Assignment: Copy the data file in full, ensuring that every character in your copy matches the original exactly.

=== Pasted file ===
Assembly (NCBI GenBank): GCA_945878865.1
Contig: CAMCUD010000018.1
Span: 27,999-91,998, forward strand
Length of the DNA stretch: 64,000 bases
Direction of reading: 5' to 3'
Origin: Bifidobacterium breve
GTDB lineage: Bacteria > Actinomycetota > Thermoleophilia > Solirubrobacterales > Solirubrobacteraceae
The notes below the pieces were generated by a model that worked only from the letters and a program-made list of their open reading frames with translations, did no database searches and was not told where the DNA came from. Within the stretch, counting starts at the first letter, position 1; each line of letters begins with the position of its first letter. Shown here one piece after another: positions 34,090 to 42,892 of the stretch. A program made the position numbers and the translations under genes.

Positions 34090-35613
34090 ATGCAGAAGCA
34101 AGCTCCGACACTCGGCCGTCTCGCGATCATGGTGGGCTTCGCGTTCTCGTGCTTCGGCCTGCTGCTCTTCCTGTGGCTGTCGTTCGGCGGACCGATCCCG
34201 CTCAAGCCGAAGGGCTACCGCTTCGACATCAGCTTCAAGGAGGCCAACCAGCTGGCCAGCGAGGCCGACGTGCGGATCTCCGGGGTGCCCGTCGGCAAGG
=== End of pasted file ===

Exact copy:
Assembly (NCBI GenBank): GCA_945878865.1
Contig: CAMCUD010000018.1
Span: 27,999-91,998, forward strand
Length of the DNA stretch: 64,000 bases
Direction of reading: 5' to 3'
Origin: Bifidobacterium breve
GTDB lineage: Bacteria > Actinomycetota > Thermoleophilia > Solirubrobacterales > Solirubrobacteraceae
The notes below the pieces were generated by a model that worked only from the letters and a program-made list of their open reading frames with translations, did no database searches and was not told where the DNA came from. Within the stretch, counting starts at the first letter, position 1; each line of letters begins with the position of its first letter. Shown here one piece after another: positions 34,090 to 42,892 of the stretch. A program made the position numbers and the translations under genes.

Positions 34090-35613
34090 ATGCAGAAGCA
34101 AGCTCCGACACTCGGCCGTCTCGCGATCATGGTGGGCTTCGCGTTCTCGTGCTTCGGCCTGCTGCTCTTCCTGTGGCTGTCGTTCGGCGGACCGATCCCG
34201 CTCAAGCCGAAGGGCTACCGCTTCGACATCAGCTTCAAGGAGGCCAACCAGCTGGCCAGCGAGGCCGACGTGCGGATCTCCGGGGTGCCCGTCGGCAAGG